Tag Archives: chalmers formula student

We won the electric class of Formula Student Netherlands!


Best Electric Car in Formula Student Netherlands!

After a magnificent performance from everyone in the team in all the dynamic and static events, we won first place in the electric car class in the first edition of Formula Student Netherlands, picking up 2nd place in design, acceleration, skidpad, autocross and endurance as well as 1st place in the cost & manufacturing event with an epic performance from everyone in the cost subgroup.

For most of you, Formula Student is something unknown. You can read a post about the competition itself and about the project lifecycle of Chalmers Formula Student in here.

Now, let me walk you through the entire competition.

Arriving to the TT-Circuit in Assen.

940km, 2 ferries and a long Monopoly game (still the best way to survive a long trip, lesson learned from my Lapland trip) later, we arrived at the TT-Circuit, “The Cathedral of Speed”, in Assen. We built the camp and the kitchen tent before heading to town to have dinner.

The day after, everyone gathered in the main hall for the inauguration of the event, where the organizers gave a few words. Afterwards, the pit lane was open and everyone started building their own pit which contain the tools and everything needed to take care of any potential issue, do a set-up, prepare for scrutineering, replace a part or to fix the car if needed.


Business Plan Presentation, Design, and Cost & Manufacturing Events.

Not everything is about racing cars. A big part of the competition is about the static events. First static in our to do list was: the Business Plan Presentation, where every team develops and deliver a comprehensive business model about their product – a prototype race car – and how it could become a rewarding business opportunity for the judges (“potential investors”); this is where teams get creative in their business models and presentations.

Furthermore, in the Cost and Manufacturing Event every team needs to be able to show their understanding of the manufacturing processes and costs associated with their race car. This includes trade off decisions between content and cost, make or buy decisions and understanding the differences between prototype and mass production. A hard copy of all the parts, all the processes and basically everything that is needed to build a race car needs to be presented!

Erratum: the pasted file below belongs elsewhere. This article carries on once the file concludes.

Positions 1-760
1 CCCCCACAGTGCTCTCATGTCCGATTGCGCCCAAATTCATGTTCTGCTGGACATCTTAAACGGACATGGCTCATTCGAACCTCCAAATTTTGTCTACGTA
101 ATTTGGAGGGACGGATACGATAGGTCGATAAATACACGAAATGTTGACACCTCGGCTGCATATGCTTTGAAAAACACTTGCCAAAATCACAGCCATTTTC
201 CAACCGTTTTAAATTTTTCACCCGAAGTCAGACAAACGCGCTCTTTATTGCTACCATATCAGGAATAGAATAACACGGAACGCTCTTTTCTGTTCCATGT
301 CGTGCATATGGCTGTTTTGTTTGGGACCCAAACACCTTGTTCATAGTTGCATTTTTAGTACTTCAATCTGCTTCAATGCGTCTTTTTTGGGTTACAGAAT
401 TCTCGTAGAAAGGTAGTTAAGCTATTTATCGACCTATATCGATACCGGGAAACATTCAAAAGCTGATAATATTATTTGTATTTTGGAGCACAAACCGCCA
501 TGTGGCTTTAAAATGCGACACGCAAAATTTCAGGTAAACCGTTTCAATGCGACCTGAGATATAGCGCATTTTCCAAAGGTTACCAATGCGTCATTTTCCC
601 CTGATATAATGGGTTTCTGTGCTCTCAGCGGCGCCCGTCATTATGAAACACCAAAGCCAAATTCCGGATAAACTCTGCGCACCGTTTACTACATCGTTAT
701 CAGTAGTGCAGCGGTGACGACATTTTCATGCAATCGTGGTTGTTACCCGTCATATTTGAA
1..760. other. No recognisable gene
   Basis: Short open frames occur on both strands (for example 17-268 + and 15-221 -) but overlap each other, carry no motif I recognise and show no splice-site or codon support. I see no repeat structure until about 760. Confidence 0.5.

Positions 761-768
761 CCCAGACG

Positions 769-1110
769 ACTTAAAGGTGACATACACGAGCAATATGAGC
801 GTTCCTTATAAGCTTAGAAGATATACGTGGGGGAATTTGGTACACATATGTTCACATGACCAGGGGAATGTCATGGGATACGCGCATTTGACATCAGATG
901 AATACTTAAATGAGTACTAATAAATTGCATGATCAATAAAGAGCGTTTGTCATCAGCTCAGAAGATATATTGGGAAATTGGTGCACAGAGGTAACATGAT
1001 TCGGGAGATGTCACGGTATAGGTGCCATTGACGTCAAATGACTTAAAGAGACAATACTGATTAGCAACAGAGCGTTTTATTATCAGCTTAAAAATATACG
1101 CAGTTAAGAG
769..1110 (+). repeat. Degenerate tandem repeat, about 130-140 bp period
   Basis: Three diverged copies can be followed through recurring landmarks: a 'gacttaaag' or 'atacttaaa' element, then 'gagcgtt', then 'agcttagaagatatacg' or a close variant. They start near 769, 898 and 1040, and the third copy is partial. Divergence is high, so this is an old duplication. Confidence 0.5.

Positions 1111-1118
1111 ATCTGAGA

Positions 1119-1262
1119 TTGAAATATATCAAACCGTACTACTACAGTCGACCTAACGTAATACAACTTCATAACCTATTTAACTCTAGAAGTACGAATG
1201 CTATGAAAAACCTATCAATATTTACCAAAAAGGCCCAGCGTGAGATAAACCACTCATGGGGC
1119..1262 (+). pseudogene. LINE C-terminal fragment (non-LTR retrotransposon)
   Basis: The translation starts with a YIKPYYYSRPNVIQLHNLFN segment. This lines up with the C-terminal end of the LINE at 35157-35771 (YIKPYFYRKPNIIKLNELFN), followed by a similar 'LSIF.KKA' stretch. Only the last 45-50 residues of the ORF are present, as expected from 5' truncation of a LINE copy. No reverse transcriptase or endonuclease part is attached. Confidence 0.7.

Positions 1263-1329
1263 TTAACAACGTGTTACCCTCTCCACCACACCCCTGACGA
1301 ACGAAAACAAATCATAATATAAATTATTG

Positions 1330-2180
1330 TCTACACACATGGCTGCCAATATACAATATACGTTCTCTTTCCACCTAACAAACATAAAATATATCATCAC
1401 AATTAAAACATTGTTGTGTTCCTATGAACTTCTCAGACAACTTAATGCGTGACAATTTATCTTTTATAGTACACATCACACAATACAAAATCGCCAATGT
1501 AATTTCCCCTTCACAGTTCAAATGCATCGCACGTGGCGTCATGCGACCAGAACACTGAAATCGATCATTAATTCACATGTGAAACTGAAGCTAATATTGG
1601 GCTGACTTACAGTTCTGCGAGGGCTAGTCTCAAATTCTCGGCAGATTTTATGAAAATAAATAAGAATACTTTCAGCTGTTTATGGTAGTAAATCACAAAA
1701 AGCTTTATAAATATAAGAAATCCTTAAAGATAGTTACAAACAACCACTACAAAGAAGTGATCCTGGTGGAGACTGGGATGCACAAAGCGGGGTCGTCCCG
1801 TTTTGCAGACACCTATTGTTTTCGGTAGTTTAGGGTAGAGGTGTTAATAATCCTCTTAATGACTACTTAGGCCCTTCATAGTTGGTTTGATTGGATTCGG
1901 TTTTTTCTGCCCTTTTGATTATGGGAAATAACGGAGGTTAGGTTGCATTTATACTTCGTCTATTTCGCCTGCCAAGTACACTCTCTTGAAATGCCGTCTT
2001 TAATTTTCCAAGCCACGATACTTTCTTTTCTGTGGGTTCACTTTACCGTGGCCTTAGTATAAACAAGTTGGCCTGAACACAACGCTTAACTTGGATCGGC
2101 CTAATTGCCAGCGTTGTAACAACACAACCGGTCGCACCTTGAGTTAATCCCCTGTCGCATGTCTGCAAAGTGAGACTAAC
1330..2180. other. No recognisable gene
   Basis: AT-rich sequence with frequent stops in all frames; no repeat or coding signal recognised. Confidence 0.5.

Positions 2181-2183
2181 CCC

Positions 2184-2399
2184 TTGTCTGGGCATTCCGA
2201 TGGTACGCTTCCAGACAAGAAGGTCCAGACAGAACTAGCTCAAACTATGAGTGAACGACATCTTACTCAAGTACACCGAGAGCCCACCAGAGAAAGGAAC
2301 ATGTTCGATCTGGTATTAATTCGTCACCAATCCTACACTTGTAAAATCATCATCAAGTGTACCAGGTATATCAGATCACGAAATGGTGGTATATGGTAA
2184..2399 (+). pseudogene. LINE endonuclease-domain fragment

Last but not least.  The Engineering Design Event aims to evaluate the team’s ability to explain the engineering processes and effort that went into the design phase; this is where we explain different judges the concepts and technologies implemented, and prove why the chosen design is the best one for our purpose. One of our cornerstones in CFS is to take data driven decisions, and this is where we show all the data that lead to the design of choice.


Acceleration, Skidpad and Autocross.

There is nothing like the smell of rubber on tarmac in the morning. The excitement was the lead character in this magnificent play, where 40 teams were ready to go full throttle.

We were the first ones in queue for the Skidpad event, were the point of the event is to assess the cornering ability of the car under wet circumstances. Long story short, each team has 4 runs, and in each run the driver will do two right-hand complete circles and two left-hand ones, the fastest wins.

After completing Skidpad, Viktor (team member from aerodynamics, pool party enthusiast, Swedish and a very good friend) and I headed back to the camp since it was our turn to cook for everyone! Everyone else made their way to the main straight of the circuit where the Acceleration event was taking place.

Like the name suggests it, the point of this event is to assess the acceleration of the race cars, every team has 4 runs in a 75m long straight, this time our car came second, being our fastest time 3.347s.

4 great runs in acceleration later, everyone headed towards the track where the Autocross event was taking place. This is where we “race” our cars in a more real-life environment. Each team has 4 runs in the track, where like any other race the one with the fastest lap wins. This time our team came 4th with a difference of 1.591s between our time and the winning lap.


Endurance.

If the nervousness was not enough, the difference in points between the 1st place and the 4th was minimum. It was all or nothing in the final event of the competition, the most challenging one, the Endurance Event.